George Russell appeared to agree with team principal Toto Wolff’s assessment that Mercedes’ pace did at times look fairly strong, but he warns that they are still some way off Red Bull and Ferrari.
Russell took a gamble in wet conditions on Saturday to go onto Slicks, but his late qualifying gamble did not pay off as he span at Turn Two and was pushed down to eighth.
Sir Lewis Hamilton started the race fourth after managing his best qualifying of the year, and passed Alpine’s Fernando Alonso to claim his second podium of the year in third.
The seven-time champion finished seven seconds off race winner Max Verstappen, with Russell five seconds back in P4, but that was after a late Safety Car caused by Yuki Tsunoda.
Nevertheless, the Silver Arrows continued their habit of obtaining superb results amid troubles for Ferrari and Red Bull after Charles Leclerc’s engine penalties saw him start 19th, while Sergio Perez retired from the race after starting 13th having crashed in qualifying.
Though there was reason to be optimistic following their performance in Montreal, Russell notes that the Brackley-based side are still a way off where they would like to be.
“[Sunday’s race] looked very promising at times, but the actual pace deficit to the front-running car was still pretty substantial,” he said.
“So, even though it looked on paper to have been a bit of an improvement, we’re still a long way from where we need to be.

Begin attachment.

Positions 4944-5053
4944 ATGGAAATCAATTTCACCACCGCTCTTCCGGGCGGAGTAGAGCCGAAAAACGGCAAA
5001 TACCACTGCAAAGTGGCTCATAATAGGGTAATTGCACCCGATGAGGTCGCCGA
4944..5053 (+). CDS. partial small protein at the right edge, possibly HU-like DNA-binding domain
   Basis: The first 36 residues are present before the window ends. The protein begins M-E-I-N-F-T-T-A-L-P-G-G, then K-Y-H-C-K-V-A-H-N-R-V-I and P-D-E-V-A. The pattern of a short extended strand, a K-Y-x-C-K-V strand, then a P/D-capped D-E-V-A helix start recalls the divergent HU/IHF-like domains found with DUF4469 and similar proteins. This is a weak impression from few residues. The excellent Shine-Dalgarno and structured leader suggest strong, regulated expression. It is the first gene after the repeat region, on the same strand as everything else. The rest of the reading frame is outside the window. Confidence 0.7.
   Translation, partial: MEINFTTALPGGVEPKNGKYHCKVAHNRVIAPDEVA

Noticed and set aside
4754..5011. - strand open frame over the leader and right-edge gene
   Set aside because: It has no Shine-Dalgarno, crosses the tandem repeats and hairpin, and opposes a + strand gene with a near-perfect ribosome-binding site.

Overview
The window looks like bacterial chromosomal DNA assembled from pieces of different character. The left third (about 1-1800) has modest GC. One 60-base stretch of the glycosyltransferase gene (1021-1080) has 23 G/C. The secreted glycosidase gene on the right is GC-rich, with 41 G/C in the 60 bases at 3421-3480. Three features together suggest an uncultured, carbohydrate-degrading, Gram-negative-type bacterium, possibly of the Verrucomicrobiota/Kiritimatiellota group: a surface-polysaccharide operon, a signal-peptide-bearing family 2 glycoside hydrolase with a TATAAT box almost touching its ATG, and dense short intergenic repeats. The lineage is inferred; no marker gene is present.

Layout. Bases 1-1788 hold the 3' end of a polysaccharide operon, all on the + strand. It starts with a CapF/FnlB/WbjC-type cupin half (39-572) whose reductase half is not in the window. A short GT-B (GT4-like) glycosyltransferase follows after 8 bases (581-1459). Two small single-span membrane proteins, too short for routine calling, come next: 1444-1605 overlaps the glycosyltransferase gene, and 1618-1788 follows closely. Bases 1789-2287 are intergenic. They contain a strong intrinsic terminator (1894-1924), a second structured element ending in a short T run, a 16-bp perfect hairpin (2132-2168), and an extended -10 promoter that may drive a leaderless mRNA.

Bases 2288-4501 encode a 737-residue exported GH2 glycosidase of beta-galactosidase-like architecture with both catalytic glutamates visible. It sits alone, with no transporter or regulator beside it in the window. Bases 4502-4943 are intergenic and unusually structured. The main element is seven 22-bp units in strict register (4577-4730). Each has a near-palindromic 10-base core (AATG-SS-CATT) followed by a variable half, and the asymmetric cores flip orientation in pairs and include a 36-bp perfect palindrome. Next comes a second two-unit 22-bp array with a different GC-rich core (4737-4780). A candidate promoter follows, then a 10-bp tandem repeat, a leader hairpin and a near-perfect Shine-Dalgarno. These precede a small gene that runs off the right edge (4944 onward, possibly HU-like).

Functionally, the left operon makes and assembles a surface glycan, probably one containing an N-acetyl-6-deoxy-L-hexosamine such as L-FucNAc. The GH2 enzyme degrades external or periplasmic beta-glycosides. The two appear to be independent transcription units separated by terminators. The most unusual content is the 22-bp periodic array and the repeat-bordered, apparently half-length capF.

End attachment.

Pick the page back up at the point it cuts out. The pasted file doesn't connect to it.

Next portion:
“So we haven’t made a huge amount of progress as yet, but we’re still working as hard as we can to close the gap.”
While Mercedes’ “porpoising” and bouncing has been both painful and costly for performance on the straight, they have been effective in the corners.
The track surface at Silverstone, home of the British Grand Prix, has fluctuated between smooth and rough due to the multiple resurfacing jobs in recent years, and different tracks have thrown different challenges at the eight-time constructors’ champions.
Their ride and performance has been so inconsistent that it has been difficult to tell what they should expect going into each weekend, but the 24-year-old hopes that, having just about got to the bottom of “porpoising,” his team can have another solid weekend in Northamptonshire.
“I’d like to think the high-speed nature should suit us slightly more, but there’s no guarantees, every single track we’ve gone to, it’s sort of thrown an unknown at us,” explained Russell.
“And we’re facing different issues every single race weekend. So I’d like to think we’ll be more competitive, but I really don’t know.
“With the overall car, we sort of solve one issue and we fall into another trap, Porpoising has been solved.
“But then when you run the car close to the ground, we’re hitting the ground quite aggressively. There doesn’t seem to be any sweet spot at the moment.”
Sunday’s race in Montreal was only the second time this season that Russell has finished behind team-mate Hamilton, testament to the tremendous start he has made to life at Mercedes.
The young Briton sits fourth in the Drivers’ Standings, nine points ahead of Ferrari’s Carlos Sainz, who finished the last race second behind Verstappen.